2. A steering control for a bump cutter comprising a vehicle having a frame, said frame having front wheels and a truck having a truck frame having bearings thereon for axles having front driving wheels and rear driving wheels respectively, said vehicle frame having a rear end supported by and terminating in a hinge connection with said truck frame intermediate its said front and rear wheels, a cutter shaft carried by said vehicle frame in front of its said front wheels, means connecting said front wheels of said vehicle frame and the front of said vehicle frame for relative movement up and down, a motor on said vehicle frame for said cutter shaft, in combination with an extension frame having a rear end having a pivotal connection with said vehicle frame, said extension frame having a front end having a wheel for engaging the paving ahead of said front wheels of said vehicle frame, stop means between said vehicle frame and said extension frame to limit the pivotal movement between said frames, a remote steering control comprising a steering rod having a steering drive connection with said wheel of said extension frame, and bearing means carried by said extension frame providing the sole support for said steering rod, said steering rod having a handle at the rear of said vehicle.

3. A steering control for a bump cutter according to claim 2, said truck being arranged at the rear of said vehicle frame, said truck frame at the rear of its said wheels having a platform for an operator.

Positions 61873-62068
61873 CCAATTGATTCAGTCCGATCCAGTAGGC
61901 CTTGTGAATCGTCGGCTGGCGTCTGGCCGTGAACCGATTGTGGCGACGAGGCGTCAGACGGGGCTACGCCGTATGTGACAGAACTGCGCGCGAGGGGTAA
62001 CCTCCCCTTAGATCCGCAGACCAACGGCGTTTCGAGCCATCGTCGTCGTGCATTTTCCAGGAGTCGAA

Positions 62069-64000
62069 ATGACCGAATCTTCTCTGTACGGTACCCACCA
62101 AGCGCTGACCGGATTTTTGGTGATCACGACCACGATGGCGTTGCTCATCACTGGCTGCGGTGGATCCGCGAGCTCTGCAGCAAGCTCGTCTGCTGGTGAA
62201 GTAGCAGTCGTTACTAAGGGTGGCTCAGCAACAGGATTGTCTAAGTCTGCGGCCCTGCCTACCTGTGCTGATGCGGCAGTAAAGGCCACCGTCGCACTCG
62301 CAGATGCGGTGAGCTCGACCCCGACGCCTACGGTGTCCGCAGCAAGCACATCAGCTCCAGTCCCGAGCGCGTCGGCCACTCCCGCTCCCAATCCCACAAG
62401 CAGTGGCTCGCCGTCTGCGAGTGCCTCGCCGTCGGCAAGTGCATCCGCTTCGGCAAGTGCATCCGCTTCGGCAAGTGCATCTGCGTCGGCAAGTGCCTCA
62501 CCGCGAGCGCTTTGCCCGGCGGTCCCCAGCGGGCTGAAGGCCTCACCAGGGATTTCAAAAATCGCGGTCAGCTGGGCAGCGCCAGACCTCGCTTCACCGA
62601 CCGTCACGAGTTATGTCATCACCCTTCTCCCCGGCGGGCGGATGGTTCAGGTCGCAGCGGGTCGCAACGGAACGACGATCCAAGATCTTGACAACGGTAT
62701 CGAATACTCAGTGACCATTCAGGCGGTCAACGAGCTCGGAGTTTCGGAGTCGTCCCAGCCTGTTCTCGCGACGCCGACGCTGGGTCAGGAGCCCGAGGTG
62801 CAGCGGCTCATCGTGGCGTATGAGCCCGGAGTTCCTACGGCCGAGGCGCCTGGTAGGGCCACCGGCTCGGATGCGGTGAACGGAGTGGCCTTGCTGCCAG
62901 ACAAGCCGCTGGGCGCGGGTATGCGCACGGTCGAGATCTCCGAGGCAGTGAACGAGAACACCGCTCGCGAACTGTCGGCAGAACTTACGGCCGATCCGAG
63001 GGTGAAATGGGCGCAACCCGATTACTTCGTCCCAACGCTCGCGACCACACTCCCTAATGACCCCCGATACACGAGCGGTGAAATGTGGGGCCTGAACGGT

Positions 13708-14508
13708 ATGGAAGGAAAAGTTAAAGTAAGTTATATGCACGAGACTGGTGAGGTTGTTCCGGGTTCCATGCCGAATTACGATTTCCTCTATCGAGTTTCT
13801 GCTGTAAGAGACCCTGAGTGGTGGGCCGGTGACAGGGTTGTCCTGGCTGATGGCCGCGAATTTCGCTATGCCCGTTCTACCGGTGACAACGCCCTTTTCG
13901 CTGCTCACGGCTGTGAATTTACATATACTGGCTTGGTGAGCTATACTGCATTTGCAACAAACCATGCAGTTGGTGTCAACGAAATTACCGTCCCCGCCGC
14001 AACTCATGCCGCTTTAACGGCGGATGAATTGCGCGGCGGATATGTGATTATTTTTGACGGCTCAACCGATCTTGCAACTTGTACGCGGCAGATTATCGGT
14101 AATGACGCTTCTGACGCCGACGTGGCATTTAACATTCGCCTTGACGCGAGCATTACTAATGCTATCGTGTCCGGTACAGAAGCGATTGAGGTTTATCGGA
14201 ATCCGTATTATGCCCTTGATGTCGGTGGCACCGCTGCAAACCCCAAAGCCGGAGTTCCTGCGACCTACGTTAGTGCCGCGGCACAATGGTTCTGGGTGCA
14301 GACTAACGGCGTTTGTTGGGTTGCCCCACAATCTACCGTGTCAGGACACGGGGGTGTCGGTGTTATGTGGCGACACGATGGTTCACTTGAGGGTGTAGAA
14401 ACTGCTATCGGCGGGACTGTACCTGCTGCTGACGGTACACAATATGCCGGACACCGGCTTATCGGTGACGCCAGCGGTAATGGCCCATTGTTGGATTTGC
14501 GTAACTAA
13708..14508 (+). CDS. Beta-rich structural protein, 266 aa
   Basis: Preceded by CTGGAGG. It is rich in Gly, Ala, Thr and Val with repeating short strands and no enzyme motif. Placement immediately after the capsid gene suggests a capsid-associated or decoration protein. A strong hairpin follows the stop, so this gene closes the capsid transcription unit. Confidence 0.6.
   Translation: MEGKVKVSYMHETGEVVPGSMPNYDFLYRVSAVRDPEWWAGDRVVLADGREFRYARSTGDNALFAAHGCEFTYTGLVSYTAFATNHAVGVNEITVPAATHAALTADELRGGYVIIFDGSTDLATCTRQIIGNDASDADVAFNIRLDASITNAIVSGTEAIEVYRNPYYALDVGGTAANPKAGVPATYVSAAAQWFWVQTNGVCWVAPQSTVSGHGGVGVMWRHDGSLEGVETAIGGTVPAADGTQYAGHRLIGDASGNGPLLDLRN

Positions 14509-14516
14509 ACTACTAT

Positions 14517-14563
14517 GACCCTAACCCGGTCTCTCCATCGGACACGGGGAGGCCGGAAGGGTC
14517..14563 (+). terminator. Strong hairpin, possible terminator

4. A steering control for a bump cutter comprising a vehicle having a frame, a truck having a truck frame having bearings thereon for axles having front and rear driven wheels respectively, a motor for driving said wheels, said vehicle frame having a rear end supported by and terminating in a hinge connection with said truck frame intermediate its said front and rear Wheels, a cutter shaft carried by the front of said vehicle frame, means comprising a hydraulic cylinder for raising or lowering the front of said vehicle frame and said cutter shaft, a motor for said cutter shaft, an extension frame having a rear end having a pivotal connection with said vehicle frame, said extension frame having a front end having a front wheel for engaging the paving ahead of said cutter, a stop between said vehicle frame and said extension frame for limiting the lower position of the front of said vehicle frame and said cutter shaft, a remote steering control comprising a steering rod extending from the front of said extension frame to the rear of said vehicle, said steering rod having a steering drive connection with said front wheel of said extension frame, and bearing means carried by said extension frame providing the sole support for said steering rod, said steering rod having a handle at an operators position at the rear of said vehicle, and controls for said motor at said position.

References Cited in the file of this patent UNITED STATES PATENTS

Patent Citations
Cited PatentFiling datePublication dateApplicantTitle
US2537702 *Oct 14, 1947Jan 9, 1951Putnam Ayers BPavement fracturing machine
US3037755 *Dec 30, 1957Jun 5, 1962Concrete Sawing Equipment IncConcrete bump cutter
Referenced by
Citing PatentFiling datePublication dateApplicantTitle
US3269775 *Jun 6, 1963Aug 30, 1966Concut IncMachine for cutting grooves of constant depth in pavement
US4896995 *May 30, 1989Jan 30, 1990Simmons Joseph RGrinding apparatus
US5033564 *Feb 20, 1990Jul 23, 1991Floor Style Products, Inc.Power riding trailer for an implement
US6202775Mar 3, 1999Mar 20, 2001Floorstyle Products, Inc.Rotary floor finisher for use with a power rider trailer
US6419565Dec 14, 2000Jul 16, 2002Floor Style Products IncRotary floor finisher for use with a power rider trailer
USRE34822 *Jul 16, 1993Jan 10, 1995Floor Style Products, Inc.Power riding trailer for an implement
Classifications
U.S. Classification299/39.4, 280/481, 173/24
International ClassificationE01C23/088, E01C23/00
Cooperative ClassificationE01C23/088
European ClassificationE01C23/088